Brand Winners... And Losers: US Airways and Citibank

Brand Winners…

   And Losers





The Marketing Doctor says:

Winner: U.S. Airways


Loser: Citigroup

This is a time for getting back to basics after economic excess has made many of us forget the fundamentals.  We definitely see this reality reflected in this week’s selections.  


The winner is an airline that reminds us about what really matters in an airline brand, and the loser is a bank that does the same for the banking brand (but through its forgetfulness of its branding essentials).  Without further ado, this week’s picks:



The Winner:


Our winner (for obvious reasons) is US Airways.  Never before has a commercial aircraft made an emergency water landing with no fatalities. 


The so-called “Miracle on the Hudson” goes way beyond a one-off miracle or dumb luck and tells us something very important about brand building.  I always like to say that you can learn a lot about a person or a brand when things go wrong. 

 

Sure, customer satisfaction and service is important, but this accident reminds us about a core brand feature of airlines that can be easily forgotten by impatient and demanding fliers: safety.


Safely getting a passenger from Point A to Point B is the single most important aspect of air travel, and US Airways (which apparently did poorly on a recent customer satisfaction survey) reminds us that their brand takes this most valuable quality very seriously.  This is not tactical fluff; this is real marketing!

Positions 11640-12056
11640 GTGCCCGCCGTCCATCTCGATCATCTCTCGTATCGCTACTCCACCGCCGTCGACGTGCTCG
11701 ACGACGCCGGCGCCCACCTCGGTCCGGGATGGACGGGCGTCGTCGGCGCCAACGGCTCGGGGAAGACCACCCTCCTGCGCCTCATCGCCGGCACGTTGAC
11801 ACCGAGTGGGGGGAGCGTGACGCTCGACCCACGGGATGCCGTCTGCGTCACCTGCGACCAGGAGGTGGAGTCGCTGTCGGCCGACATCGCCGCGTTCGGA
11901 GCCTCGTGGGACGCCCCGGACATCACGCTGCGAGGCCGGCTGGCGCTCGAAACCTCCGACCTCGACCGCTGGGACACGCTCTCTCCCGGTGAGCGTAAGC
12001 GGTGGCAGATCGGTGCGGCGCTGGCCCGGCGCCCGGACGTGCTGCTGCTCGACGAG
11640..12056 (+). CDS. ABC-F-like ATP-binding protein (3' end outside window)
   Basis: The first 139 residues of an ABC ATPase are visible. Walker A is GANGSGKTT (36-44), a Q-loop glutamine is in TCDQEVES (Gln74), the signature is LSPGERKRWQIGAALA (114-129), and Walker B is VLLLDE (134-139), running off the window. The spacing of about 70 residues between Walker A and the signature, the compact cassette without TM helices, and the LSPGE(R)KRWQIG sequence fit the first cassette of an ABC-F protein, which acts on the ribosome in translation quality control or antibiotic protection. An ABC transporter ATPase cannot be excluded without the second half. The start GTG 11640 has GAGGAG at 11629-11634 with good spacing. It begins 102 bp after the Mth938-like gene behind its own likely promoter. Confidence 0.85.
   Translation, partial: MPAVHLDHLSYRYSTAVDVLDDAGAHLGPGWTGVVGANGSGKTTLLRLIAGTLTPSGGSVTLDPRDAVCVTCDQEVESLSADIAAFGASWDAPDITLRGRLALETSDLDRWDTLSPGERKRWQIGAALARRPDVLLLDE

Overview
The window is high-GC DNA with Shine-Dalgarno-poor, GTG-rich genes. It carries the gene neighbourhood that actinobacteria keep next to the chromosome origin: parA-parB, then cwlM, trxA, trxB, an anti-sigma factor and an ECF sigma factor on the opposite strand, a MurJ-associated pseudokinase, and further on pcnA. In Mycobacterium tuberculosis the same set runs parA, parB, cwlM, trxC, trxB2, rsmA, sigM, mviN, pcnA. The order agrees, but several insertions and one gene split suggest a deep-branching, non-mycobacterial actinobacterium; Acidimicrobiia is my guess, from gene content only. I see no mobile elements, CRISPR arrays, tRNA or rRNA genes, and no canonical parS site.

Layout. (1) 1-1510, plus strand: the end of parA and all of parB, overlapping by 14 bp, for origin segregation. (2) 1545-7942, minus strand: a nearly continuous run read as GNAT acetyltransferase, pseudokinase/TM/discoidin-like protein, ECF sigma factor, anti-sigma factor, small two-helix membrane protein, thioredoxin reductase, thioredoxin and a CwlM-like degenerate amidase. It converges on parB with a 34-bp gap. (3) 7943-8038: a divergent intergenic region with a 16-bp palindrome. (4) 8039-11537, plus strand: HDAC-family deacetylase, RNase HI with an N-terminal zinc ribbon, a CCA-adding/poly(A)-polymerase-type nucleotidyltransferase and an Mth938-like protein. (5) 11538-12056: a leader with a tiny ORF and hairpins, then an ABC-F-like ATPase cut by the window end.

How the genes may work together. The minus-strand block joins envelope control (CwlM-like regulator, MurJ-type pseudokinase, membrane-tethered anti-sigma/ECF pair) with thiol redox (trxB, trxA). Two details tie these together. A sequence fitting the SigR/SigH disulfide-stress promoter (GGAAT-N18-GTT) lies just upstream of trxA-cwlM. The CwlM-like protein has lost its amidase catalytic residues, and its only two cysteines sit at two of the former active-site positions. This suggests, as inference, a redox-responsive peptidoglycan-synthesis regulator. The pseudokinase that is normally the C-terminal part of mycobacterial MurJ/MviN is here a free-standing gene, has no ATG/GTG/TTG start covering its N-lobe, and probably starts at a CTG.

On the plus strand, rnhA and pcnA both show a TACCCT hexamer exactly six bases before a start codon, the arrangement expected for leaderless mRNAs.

The fact that US Airways had Captain Sullenberger at the command of that plane (and has employed him for 30 years) tells us a lot about this airline’s priorities.  


Sullenberger is a man whose resume seemed custom-made for this disaster.  He is an expert on airline accidents and safety and recently became a visiting scholar on the subject at Berkeley.  He also runs a company that applies airline industry safety methods to other businesses.  (Here's his website and bio.) 


US Airways wins from a brand point of view because it employs someone of such high quality, and this near tragedy shows us why this priority matters.  


A day doesn’t go by without me speaking about the importance of remembering your Target Market and knocking the ignorant arrogance of thinking that you know better than your Target Market what it needs, but the US Airways example requires me to add a little nuance to my general rule.  


In certain businesses, there are fundamental features that the Target Market can forget about or discount for a while… but that doesn’t mean that the Target Market doesn’t ultimately value these fundamental features (i.e. airline safety) or that the company should concentrate on other things (i.e. customer service and entertainment) to the detriment of these brand fundamentals.